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Solved Problems, Bigger Problems

Christchurch Council this morning tweeted a helpful water-saving tip.


Longer showers use more water. Who’d have suspected? Now I know why the hot water cylinder runs out sometimes.

If Council really wants to conserve water, there’s a simple simple solution. Water pricing. There’s one vehement popular objection, which is already totally solved. And a more difficult one that isn’t.

First, the solved problem: “But water is essential and it’s mean to charge people for it.

First, let’s leave aside the obvious retorts that people starve without food and that we don’t have Councils provide all-you-can-eat buffet pipes to each house. Take it as a constraint on the solution because politics. But it’s a simple constraint. Here’s how you solve it.

  1. Check which household used the most water last year, other than through line faults.
  2. Give each household an allocation equal to that amount of water. For free, they get that much water.
  3. Rebate each household a per-litre charge for every litre of that allocation that they don’t use; charge any household the same per-litre charge if they go over the free allocation.
  4. Don’t charge people for line blowouts, unless they repeatedly fail to fix them on notification.
  5. Increase property taxes trivially to cover the water rebate cheques.

Net effect? High water using households pay more; houses using less water pay less; and, any net shortfall is primarily funded by rates falling on more expensive properties (ie a wealth tax).

This is a totally solved problem. It beggars belief that people don’t get this.

There are other ancillary little problems, like that people think that water charging is a precursor to privatisation. That just seems silly as a Council wanting to privatise would just sell it off without pricing while allowing the new owner to price.

The bigger problem, and the potentially unsolved one, is that the cost of reading the meters might outweigh the efficiency gains from having households use less water. But if the efficiency gains of using less water are tiny, it’s odd that Council’s reminding people that longer showers use more water.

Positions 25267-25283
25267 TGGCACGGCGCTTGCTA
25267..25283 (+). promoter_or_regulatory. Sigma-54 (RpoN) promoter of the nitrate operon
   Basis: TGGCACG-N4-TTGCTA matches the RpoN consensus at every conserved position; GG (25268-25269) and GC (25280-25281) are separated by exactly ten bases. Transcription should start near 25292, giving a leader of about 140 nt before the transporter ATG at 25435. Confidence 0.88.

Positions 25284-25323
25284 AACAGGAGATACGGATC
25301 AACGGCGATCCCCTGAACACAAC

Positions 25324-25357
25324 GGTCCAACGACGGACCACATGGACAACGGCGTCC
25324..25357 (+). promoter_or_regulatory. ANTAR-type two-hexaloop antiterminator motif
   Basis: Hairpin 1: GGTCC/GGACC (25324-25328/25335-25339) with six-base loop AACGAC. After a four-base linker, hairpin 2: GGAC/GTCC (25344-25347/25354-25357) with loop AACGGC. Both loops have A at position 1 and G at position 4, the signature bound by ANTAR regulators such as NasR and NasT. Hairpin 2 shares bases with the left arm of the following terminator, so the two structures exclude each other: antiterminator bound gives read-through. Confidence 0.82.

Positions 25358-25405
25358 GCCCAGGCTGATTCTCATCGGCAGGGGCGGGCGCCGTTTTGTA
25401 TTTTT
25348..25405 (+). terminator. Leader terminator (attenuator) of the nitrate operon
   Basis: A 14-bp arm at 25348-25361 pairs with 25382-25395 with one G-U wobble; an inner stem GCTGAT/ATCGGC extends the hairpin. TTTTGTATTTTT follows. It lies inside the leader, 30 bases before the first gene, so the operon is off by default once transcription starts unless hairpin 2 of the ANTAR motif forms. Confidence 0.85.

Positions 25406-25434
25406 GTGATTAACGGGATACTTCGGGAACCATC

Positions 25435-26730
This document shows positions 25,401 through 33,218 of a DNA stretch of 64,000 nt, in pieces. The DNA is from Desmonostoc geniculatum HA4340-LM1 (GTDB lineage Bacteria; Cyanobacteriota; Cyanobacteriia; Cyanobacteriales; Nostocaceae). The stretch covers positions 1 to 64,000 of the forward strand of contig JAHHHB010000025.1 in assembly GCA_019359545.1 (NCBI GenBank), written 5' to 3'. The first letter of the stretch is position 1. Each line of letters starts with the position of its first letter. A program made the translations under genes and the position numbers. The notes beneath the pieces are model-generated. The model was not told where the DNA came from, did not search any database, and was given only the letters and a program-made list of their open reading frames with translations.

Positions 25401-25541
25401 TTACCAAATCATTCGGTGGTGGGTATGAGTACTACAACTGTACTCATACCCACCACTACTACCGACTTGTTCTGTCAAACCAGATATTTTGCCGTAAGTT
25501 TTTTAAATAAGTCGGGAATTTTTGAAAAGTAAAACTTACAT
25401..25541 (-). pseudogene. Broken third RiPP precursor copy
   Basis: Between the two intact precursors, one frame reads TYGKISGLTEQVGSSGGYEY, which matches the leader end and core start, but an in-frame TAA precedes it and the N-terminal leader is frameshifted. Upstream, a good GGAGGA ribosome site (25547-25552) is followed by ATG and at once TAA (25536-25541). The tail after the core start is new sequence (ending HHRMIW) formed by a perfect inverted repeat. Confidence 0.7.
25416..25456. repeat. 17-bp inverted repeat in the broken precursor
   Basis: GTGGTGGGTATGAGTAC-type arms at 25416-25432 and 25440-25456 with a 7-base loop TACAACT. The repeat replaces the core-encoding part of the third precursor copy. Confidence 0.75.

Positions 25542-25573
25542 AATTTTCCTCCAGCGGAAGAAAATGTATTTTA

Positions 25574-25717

And if it turned out that residential users were willing to pay a much higher per-unit fee for water than were agricultural or other users, perhaps it might be easier to set up a system in which water could be bid away from less valuable uses and into more valuable uses. Just maybe. Like how we don’t use titanium to build paperclips. Noticed how we don’t use titanium to build paperclips? Prices. They work.

But the biggest problem is stupid politics. The mechanics are a solved problem. But in plenty of places where water is scarce, it’s still hard to work the politics of charging for residential water, even though it is totally totally simple to do it in a way that absolutely cannot harm low-income households that use a lot of water, as I’ve shown above. And if you go to a “well, poor households will feel coerced to use less water because of the rebate cheques”, consider whether you might be happier moving to places that don’t use the price system at all.

About Eric Crampton (88 Articles)
I'm Head of Research with the New Zealand Initiative.

2 Comments on Solved Problems, Bigger Problems

  1. Katharine Moody // December 14, 2016 at 10:31 pm // Reply

    I’m not sure but if I understand the legislation correctly, (I think) charging for water can only be done on a cost-recovery basis – therefore, one cannot implement a ‘scarcity’ charge as a means to incentivise conservation (and/or build up capital reserves). Hence a TLA with a scarcity problem (one which will require significant future capital investment, say for a dam) only has Development Contributions (I believe) as a means to fund such future/growth requirements. So pricing doesn’t necessarily lead to [enough] conservation. But I could be wrong on that. I only started thinking on it the other day when at an event where a Mayor lamented not being able to implement a ‘green’ type tax/charge on water use. I assume that is what he meant as it is a TLA that has a shortage problem, one that persists even though water is charged on a volumetric basis.


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